“There’s been a lot of language around ‘we’re right on the edge of entering crisis capacity,’ but what I’m worried about is that there’s kind of a blurred entry,” says Dr. Kate Butler, a nephrologist and acting instructor at the University of Washington School of Medicine.

Butler has studied how health care workers dealt with these clinical dilemmas during the spring COVID-19 surge.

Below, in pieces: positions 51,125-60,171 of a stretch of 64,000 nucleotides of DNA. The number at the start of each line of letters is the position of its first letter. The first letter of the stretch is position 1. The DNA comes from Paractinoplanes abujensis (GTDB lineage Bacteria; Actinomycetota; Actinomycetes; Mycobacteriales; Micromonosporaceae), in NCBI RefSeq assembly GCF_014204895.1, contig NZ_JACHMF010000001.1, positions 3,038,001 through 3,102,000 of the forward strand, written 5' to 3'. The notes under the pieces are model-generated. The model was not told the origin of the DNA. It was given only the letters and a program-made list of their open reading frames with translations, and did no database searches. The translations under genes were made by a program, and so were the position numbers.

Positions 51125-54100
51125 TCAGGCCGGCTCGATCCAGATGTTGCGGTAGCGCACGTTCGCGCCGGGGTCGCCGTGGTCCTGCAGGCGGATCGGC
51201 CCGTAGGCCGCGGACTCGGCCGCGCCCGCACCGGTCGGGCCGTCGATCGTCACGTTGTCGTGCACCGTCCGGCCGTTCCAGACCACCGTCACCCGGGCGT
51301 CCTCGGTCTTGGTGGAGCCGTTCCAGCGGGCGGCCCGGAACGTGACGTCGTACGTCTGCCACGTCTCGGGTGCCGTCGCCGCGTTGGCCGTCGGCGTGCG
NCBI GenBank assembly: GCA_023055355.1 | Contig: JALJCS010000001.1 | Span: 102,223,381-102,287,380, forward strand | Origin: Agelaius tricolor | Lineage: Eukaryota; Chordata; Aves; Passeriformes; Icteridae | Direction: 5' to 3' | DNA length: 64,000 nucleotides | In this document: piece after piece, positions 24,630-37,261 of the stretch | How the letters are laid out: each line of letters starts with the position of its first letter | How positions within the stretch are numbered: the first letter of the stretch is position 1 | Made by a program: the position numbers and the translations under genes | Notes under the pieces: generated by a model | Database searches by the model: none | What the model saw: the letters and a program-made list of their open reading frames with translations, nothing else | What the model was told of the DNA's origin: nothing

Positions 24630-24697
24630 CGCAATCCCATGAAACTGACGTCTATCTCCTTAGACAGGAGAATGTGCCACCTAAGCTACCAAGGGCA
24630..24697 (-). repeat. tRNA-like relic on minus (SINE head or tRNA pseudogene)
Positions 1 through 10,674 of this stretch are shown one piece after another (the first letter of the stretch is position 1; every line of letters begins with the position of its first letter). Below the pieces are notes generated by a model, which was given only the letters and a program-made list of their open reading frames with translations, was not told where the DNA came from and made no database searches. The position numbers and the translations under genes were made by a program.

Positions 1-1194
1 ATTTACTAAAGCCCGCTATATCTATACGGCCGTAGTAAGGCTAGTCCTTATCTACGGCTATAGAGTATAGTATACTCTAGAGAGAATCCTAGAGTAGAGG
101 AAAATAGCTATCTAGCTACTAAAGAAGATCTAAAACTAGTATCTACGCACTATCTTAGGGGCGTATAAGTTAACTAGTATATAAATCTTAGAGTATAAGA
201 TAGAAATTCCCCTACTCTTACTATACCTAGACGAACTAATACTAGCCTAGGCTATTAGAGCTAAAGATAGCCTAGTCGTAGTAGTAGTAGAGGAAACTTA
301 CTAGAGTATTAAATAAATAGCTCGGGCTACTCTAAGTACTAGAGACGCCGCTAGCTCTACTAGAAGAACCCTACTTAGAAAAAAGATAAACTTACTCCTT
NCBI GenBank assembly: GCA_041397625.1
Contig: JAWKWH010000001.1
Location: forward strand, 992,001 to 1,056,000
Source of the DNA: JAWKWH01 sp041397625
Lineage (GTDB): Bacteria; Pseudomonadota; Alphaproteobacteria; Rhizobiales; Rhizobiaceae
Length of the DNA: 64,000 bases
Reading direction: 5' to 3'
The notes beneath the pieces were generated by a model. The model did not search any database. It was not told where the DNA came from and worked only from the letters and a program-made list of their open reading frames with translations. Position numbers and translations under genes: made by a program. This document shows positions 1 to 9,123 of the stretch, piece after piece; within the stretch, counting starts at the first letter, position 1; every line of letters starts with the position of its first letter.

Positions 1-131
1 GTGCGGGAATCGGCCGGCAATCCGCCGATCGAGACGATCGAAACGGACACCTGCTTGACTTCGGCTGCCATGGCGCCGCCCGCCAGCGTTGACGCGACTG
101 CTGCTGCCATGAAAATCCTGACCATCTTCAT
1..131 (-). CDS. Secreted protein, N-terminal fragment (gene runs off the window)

“Everybody gets a little bit of bad care,” said one worker she interviewed, referencing shorter dialysis sessions for patients when the machines were in high demand.

In an interview with NPR, Butler said, “there’s been far less preparation for this gray zone where resources are limited, and we’re seeing impact on patient care — potentially people dying — because they’re not getting the care that would otherwise be offered to them.”